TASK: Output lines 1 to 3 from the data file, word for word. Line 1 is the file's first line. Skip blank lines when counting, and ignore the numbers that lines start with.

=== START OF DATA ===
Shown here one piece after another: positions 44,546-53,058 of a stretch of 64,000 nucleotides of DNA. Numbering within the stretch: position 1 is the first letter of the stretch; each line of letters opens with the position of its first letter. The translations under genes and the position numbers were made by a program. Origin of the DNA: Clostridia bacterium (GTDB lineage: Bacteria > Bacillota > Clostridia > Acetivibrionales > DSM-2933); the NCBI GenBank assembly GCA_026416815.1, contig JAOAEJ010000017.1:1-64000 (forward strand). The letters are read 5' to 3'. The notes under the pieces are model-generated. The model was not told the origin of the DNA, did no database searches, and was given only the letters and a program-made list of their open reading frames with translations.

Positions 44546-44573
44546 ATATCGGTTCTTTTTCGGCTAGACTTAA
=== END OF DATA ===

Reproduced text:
Shown here one piece after another: positions 44,546-53,058 of a stretch of 64,000 nucleotides of DNA. Numbering within the stretch: position 1 is the first letter of the stretch; each line of letters opens with the position of its first letter. The translations under genes and the position numbers were made by a program. Origin of the DNA: Clostridia bacterium (GTDB lineage: Bacteria > Bacillota > Clostridia > Acetivibrionales > DSM-2933); the NCBI GenBank assembly GCA_026416815.1, contig JAOAEJ010000017.1:1-64000 (forward strand). The letters are read 5' to 3'. The notes under the pieces are model-generated. The model was not told the origin of the DNA, did no database searches, and was given only the letters and a program-made list of their open reading frames with translations.

Positions 44546-44573
44546 ATATCGGTTCTTTTTCGGCTAGACTTAA